Pride Life Magazine - - FEATURE -

In the weeks fol­low­ing Bri­tain’s vote on 23 July to leave the Euro­pean Union, the me­dia re­ported a wor­ry­ing rise in hate crime against peo­ple per­ceived to be “im­mi­grants”. This, it was sug­gested, tapped into im­mi­gra­tion as per­haps the key con­cern of Brexit vot­ers. In­tu­itively, it seemed un­likely that this should di­rectly af­fect LGBT+ peo­ple out­side those who be­long to the black or mi­nor­ity eth­nic com­mu­ni­ties, so often con­flated whole­sale with “im­mi­grants”.

But in Oc­to­ber the LGBT+ sup­port char­ity Galop re­leased a re­port sug­gest­ing anti-LGBT+ hate crimes had risen sharply. In the three months since the vote, the char­ity sup­ported 187 LGBT+ peo­ple who had suf­fered hate crimes, com­pared with 72 in the same pe­riod in 2015 – a rise of 147%.

Stonewall’s Chief Ex­ec­u­tive, Ruth Hunt, thinks so. “Cer­tainly there were some peo­ple that voted for Brexit be­cause they were con­cerned and anx­ious about those who are dif­fer­ent. It’s un­de­ni­able. Any cul­tural shift to­wards a sit­u­a­tion where we can per­se­cute peo­ple who are dif­fer­ent from us en­dan­gers all of us. And that in­cludes LGBT+ peo­ple.”

If some vot­ers’ ig­no­rance might be a threat to LGBT+ peo­ple’s safety, LGBT+ rights them­selves face per­haps a deeper threat from Brexit. EU law is up­held through the Euro­pean Court of Jus­tice (ECJ), which will cease to have ju­ris­dic­tion in the UK af­ter Brexit.

Al­though the vote in June was strictly about the Euro­pean Union, mem­ber­ship of the Euro­pean Court of Hu­man Rights (ECHR) – which is not an EU in­sti­tu­tion – was also talked up as a mat­ter of con­cern for Brexit vot­ers. Both the ECJ and the ECHR have played sig­nif­i­cant roles in ad­vanc­ing and de­fend­ing LGBT+ equal­ity in Bri­tain, but with­drawal from both courts is the po­lit­i­cal goal of a sig­nif­i­cant num­ber of Brexit-sup­port­ing MPs and MEPs.

The high­est-pro­file vic­tim of this in­creased hos­til­ity to Euro­pean hu­man rights pro­tec­tions might well be the Hu­man Rights Act, which en­shrines the Euro­pean Con­ven­tion on Hu­man Rights into UK law. The Act has been in­stru­men­tal in pro­tect­ing LGBT+ peo­ple in ar­eas as di­verse as ten­ancy rights, ser­vice in the armed forces and gen­der recog­ni­tion – but the gov­ern­ment has a man­i­festo com­mit­ment to re­place the Act with a Bill of Rights.

Heavy­weight hu­man rights or­gan­i­sa­tions like Amnesty, Hu­man Rights Watch, and Lib­erty are united in con­demn­ing the plan. But it seems un­likely the gov­ern­ment will bow to pres­sure now that it has a per­ceived man­date to fur­ther di­min­ish Euro­pean in­flu­ence on British courts.

Ruth Hunt says re­peal of the Hu­man Rights Act might have a sig­nif­i­cant neg­a­tive ef­fect on the way the UK is per­ceived by LGBT+ peo­ple abroad – not to men­tion gov­ern­ments that are hos­tile to LGBT+ equal­ity.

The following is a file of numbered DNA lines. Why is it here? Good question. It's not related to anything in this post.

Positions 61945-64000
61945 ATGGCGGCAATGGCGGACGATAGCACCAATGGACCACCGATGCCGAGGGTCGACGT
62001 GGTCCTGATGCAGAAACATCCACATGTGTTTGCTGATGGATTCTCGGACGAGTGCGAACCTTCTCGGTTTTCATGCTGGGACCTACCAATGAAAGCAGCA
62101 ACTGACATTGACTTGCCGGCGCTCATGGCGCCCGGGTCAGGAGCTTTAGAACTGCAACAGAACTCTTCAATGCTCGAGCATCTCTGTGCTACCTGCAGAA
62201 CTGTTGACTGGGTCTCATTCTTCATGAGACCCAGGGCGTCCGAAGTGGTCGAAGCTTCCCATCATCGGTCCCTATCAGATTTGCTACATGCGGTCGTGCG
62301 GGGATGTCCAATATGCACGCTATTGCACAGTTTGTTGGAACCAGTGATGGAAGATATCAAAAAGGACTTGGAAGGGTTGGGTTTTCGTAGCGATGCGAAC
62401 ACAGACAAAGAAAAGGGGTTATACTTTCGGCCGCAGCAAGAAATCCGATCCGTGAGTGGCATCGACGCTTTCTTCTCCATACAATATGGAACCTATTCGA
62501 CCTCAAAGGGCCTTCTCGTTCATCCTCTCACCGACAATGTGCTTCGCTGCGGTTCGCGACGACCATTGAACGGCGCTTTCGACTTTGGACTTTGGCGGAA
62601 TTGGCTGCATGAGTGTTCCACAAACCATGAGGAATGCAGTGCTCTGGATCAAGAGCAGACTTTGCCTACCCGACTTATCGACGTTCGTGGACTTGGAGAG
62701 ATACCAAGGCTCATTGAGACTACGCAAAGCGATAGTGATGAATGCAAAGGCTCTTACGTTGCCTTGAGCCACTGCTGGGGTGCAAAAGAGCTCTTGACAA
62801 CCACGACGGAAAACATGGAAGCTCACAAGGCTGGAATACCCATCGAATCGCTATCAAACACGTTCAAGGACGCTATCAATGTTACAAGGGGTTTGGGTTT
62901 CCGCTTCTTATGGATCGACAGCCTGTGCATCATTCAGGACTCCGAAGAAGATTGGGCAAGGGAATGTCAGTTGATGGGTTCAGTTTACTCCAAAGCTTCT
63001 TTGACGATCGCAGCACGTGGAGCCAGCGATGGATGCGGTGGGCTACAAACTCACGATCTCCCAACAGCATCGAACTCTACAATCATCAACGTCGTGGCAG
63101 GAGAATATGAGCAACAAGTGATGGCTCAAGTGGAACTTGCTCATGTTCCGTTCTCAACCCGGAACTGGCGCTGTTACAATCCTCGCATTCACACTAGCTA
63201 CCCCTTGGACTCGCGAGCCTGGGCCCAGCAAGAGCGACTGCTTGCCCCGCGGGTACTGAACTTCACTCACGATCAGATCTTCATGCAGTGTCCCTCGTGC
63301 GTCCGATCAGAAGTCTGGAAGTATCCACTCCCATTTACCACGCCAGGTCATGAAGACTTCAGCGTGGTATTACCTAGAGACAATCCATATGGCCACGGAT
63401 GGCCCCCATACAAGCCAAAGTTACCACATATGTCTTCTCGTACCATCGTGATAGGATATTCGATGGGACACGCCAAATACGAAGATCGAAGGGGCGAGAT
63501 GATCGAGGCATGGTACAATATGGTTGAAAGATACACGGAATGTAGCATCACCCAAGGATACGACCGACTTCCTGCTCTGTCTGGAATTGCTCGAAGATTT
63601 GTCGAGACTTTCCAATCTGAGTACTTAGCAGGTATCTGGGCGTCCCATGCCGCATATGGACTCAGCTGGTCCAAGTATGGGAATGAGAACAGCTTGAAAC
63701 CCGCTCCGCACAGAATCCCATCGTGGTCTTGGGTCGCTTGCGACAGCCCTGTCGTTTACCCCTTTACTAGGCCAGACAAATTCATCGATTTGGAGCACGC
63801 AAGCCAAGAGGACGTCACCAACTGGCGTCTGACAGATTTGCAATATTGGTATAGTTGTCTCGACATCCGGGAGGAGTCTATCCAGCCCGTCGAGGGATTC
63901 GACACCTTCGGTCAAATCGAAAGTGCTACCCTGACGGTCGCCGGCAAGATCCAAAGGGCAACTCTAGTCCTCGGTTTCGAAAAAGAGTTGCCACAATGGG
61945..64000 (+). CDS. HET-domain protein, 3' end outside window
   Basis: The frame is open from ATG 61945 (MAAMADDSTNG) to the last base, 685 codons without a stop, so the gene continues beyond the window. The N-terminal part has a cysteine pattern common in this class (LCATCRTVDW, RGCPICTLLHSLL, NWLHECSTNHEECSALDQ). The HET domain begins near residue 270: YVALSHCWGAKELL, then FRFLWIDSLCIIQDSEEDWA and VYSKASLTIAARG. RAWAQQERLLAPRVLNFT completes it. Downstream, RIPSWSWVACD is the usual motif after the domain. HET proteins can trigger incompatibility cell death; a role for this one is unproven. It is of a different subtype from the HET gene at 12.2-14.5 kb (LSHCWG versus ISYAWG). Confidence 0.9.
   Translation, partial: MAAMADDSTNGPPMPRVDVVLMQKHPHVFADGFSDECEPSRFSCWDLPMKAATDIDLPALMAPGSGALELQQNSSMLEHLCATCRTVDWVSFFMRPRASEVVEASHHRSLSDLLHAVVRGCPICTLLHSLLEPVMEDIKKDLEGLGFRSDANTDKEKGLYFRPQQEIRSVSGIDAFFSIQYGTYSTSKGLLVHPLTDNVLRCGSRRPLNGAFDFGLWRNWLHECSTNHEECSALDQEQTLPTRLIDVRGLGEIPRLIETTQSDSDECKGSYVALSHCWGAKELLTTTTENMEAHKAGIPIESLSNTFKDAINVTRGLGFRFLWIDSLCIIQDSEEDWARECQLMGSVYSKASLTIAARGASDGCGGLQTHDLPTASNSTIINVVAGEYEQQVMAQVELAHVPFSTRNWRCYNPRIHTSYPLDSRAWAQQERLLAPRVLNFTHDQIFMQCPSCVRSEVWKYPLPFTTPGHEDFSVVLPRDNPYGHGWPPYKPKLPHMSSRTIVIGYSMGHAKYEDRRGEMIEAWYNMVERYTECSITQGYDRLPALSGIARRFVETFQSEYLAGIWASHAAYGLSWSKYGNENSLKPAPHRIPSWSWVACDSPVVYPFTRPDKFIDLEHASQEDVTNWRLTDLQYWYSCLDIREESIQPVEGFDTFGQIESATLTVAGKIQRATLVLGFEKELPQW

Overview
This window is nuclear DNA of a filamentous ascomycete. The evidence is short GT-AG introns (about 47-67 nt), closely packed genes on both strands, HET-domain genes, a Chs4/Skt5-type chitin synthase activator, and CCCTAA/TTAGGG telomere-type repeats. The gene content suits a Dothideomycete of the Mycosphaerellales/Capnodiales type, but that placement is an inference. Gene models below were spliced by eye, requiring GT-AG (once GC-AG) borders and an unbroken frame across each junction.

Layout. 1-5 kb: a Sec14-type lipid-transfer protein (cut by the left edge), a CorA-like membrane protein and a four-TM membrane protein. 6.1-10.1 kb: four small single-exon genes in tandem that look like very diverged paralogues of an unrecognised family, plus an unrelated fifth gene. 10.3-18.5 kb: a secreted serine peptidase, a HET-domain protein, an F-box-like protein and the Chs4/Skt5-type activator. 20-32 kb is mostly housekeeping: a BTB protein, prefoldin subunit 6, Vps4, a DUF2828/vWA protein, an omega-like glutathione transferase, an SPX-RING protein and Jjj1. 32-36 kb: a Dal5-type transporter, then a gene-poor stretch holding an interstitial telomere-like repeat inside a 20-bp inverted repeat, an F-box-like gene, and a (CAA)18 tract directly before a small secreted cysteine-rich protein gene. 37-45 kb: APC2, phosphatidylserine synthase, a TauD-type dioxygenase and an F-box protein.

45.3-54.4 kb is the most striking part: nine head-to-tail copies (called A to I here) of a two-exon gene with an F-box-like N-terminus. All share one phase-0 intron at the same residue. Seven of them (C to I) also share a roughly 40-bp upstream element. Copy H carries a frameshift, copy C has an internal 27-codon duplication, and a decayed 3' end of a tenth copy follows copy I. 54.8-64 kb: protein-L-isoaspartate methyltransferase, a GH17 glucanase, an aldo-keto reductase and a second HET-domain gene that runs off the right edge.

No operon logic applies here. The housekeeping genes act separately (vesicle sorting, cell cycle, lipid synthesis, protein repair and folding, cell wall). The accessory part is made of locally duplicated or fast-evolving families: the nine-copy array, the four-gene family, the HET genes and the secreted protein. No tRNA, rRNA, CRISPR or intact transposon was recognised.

“The Hu­man Rights Act sends a very clear mes­sage to other coun­tries that Bri­tain abides by core prin­ci­ples,” she says. “Try­ing to ex­plain that we do sup­port hu­man rights but through a Bill of Rights that we’ve writ­ten our­selves, which is al­most the same but not quite, will sound less com­pelling.”

This would seem to be com­pounded by the way LGBT+ rights are treated by se­nior min­is­ters in Theresa May’s post-ref­er­en­dum cab­i­net. David Davis, Liam Fox, Boris John­son and Philip Ham­mond, in par­tic­u­lar, have che­quered his­to­ries when it comes to their at­ti­tude to­wards LGBT+ equal­ity. Fox and Davis voted against equal mar­riage and Ham­mond – who has com­pared gay re­la­tion­ships to in­cest – ab­stained. John­son did vote in favour, al­though he once com­plained equal mar­riage could lead to le­galised bes­tial­ity.

Cab­i­net views on equal­ity have al­ready had an im­pact in­ter­na­tion­ally. As David Cameron’s for­eign sec­re­tary, Philip Ham­mond banned British em­bassies from fly­ing the rain­bow flag dur­ing Pride events.

In one of Boris John­son’s first acts as the new for­eign sec­re­tary, he re­stored that right. If this seemed pro­gres­sive, Liam Fox had a Brexit counter-punch: in the wake of North Carolina’s con­tro­ver­sial ef­forts to le­galise dis­crim­i­na­tion against LGBT+ peo­ple and to deny trans peo­ple the right to use bath­rooms that match their gen­der iden­tity, Fox an­nounced that the UK would open an international trade of­fice in the state’s cap­i­tal, Raleigh.

It seems un­usual, given Bri­tain’s re­cent stance on cham­pi­oning LGBT+ rights abroad, that the is­sue is sub­ject to such kick-abouts at cab­i­net level. Even mat­ters as seem­ingly cos­metic as the rain­bow flag send a mes­sage about com­mit­ment to equal­ity when they are sub­ject to min­is­ters’ whims.

This is, how­ever, the post-Brexit re­al­ity: a con­fused po­si­tion for British in­flu­ence world­wide, in­creased hos­til­ity to­wards “dif­fer­ence” at home, and an un­cer­tain fu­ture for LGBT+-friendly laws and in­sti­tu­tions. And this is to say noth­ing of Brexit’s as-yet un­clear di­rect im­pact on res­i­dency for LGBT+ EU cit­i­zens liv­ing in the UK, or on LGBT+ Brits liv­ing in other EU coun­tries.

Time and again to­day we are told that Brexit means Brexit. As LGBT+ peo­ple face an un­cer­tain fu­ture, many will be won­der­ing pre­cisely what Brexit means for them.

“Can it re­ally be that the Brexit vote led di­rectly to this ap­par­ent spike in an­tiLGBT+ crimes?”




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